In a recent Internal Legal Memorandum (ILM 201601011
) to the field, the IRS National Office determined that an aircraft was held for productive use in a trade or business for purposes of applying the Section 1031 nonrecognition provisions. The only activity of the partnership at issue was to lease the aircraft to a related party that used the aircraft in its business activities. These business activities were mainly carried out by two executives who each owned interests in the related party and together owned 100% of the partnership.
The partnership in the ILM exchanged an aircraft for a replacement aircraft and applied Section 1031. The lease payments for the relinquished aircraft were fair market rental value, and the lease payments for the replacement aircraft were below market. For both aircraft, the lease payments were intended to cover the carrying costs of the aircraft and not to generate meaningful economic profit.
The field determined that the taxpayer did not have a valid Section 1031 exchange because the partnership did not hold the replacement or relinquished property for “productive use in a trade or business.” This term is not defined in the Internal Revenue Code or regulations, and so the field looked to apply Section 183, which applies to limit the deductions of an individual or an S corporation engaging in an activity without profit motive. The IRS National Office concluded that there was no authority that would suggest that the standards of Section 183 should be used to evaluate whether property is held for productive use for purposes of Section 1031.
Instead, the National Office looked to the fact that many businesses hold and use properties in a way that do not and could not generate profit. Even in that situation the property is still held for productive use in the business. Additionally, the National Office pointed out that many businesses, for any number of valid nontax reasons, opt to hold property (including and especially aircraft) in a separate entity, and this should not preclude the partnership from being able to take advantage of Section 1031. They National Office reasoned that the taxpayer shouldn’t get a different answer if the aircraft or the partnership had been owned 100% by the related party.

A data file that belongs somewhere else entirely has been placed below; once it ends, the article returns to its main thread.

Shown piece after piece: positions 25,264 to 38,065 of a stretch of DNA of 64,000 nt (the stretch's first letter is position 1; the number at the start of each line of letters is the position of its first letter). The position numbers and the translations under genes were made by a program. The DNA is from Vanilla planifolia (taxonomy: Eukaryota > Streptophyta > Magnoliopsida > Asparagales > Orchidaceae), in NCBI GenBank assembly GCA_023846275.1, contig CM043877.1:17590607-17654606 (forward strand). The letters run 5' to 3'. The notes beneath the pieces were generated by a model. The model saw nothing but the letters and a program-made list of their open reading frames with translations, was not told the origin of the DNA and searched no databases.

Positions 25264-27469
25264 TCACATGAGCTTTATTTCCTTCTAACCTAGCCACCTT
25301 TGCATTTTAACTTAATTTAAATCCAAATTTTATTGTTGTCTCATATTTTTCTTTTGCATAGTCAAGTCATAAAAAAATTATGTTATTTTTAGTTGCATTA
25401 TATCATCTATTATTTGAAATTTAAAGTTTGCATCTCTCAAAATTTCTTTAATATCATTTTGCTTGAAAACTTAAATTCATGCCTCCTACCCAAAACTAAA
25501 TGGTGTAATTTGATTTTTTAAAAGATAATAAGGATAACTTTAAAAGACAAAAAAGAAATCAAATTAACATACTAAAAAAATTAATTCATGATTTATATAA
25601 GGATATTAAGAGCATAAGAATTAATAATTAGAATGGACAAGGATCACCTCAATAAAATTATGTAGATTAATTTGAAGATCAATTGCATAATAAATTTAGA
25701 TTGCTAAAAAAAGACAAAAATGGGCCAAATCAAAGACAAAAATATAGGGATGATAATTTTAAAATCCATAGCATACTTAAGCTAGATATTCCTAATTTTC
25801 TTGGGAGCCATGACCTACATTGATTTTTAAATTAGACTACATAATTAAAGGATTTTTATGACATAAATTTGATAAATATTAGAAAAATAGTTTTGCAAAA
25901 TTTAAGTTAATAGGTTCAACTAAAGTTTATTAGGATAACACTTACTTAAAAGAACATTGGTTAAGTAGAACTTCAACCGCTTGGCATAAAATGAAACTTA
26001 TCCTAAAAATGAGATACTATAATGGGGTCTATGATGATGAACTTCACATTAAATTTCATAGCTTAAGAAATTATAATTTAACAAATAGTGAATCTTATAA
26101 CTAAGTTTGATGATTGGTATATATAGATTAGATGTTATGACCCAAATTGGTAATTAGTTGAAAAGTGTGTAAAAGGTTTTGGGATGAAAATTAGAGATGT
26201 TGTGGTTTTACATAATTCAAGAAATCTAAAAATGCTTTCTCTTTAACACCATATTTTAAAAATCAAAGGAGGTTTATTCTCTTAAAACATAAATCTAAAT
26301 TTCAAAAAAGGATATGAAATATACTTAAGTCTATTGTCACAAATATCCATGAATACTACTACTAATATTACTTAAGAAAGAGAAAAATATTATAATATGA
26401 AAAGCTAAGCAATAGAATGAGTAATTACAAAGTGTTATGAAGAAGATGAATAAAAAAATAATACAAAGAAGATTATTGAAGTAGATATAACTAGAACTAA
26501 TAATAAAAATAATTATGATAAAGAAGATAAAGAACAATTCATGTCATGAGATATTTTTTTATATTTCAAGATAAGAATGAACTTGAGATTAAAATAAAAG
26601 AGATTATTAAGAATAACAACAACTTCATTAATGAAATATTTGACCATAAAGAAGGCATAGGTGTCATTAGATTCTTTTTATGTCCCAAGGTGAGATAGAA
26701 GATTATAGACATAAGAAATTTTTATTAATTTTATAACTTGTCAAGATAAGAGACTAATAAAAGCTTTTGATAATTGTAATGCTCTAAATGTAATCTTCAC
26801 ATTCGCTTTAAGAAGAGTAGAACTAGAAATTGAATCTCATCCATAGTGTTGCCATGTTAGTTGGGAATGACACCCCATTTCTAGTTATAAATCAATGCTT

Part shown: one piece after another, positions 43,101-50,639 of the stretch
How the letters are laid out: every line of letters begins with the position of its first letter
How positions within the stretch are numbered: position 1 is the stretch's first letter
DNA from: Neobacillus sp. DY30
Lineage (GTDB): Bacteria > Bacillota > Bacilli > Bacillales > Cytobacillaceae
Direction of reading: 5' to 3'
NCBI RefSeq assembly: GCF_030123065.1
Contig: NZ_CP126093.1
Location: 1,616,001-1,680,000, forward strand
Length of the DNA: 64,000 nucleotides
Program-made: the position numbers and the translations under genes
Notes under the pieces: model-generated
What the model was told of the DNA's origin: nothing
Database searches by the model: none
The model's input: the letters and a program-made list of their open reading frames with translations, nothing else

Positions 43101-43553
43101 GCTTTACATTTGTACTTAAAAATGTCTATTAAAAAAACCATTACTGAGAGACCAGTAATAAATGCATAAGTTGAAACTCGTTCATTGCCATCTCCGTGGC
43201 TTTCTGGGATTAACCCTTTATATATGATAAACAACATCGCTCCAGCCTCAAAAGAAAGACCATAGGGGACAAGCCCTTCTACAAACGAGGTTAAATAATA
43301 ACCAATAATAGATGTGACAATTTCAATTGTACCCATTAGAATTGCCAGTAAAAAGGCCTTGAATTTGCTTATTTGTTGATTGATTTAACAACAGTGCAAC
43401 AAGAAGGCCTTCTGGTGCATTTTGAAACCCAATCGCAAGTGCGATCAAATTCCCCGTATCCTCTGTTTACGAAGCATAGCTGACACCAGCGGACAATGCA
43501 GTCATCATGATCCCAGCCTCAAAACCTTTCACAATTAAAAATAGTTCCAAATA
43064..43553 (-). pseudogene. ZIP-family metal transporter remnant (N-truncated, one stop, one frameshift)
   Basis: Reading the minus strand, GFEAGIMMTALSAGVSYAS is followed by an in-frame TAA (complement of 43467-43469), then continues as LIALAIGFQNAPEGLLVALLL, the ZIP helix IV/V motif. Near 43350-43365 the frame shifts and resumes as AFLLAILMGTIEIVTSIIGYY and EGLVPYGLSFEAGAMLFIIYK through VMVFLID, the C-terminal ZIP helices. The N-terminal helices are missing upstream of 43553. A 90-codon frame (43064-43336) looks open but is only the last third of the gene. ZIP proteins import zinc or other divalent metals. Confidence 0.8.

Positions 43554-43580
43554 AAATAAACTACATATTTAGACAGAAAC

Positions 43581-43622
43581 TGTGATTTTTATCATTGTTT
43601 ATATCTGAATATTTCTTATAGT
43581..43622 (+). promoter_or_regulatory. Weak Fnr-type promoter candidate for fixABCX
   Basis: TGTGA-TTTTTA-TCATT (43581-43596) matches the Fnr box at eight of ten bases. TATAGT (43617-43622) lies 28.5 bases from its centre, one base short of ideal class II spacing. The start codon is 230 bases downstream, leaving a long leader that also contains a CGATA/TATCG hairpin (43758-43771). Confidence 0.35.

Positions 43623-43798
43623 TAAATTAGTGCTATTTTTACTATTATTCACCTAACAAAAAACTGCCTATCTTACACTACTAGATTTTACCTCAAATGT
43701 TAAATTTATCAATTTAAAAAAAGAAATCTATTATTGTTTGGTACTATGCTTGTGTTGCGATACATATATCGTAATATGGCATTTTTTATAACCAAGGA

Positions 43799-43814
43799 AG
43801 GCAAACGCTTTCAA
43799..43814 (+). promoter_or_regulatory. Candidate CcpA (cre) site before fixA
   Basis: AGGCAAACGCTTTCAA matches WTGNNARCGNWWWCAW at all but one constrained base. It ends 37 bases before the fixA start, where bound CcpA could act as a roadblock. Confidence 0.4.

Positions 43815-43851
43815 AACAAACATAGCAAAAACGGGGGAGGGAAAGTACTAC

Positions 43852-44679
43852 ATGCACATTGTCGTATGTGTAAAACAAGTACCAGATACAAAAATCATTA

Accordingly, the memo concludes that the replacement and the relinquished aircraft are eligible for Section 1031 because they meet the requirement that they be held for productive use in a trade or business.
Interestingly, the memo includes an assumption about whether the leasing partnership should be respected as a partnership for U.S. federal income tax purposes. It appears that the field did not raise the issue of whether the partnership is a valid partnership and not a sham entity, but the memo notes that if the partnership is a sham entity, then the two senior executives, and not the partnership, are the owners of the aircraft. The memo explains that “[i]n that case, our analysis would be different than provided below and the conclusion may be different as well.” Thus, though the memo assumes that the partnership is a valid partnership, the memo seems to suggest that there may be a question about whether there are situations in which, based on the facts, the leasing partnership faces a risk of not being respected as a valid partnership.
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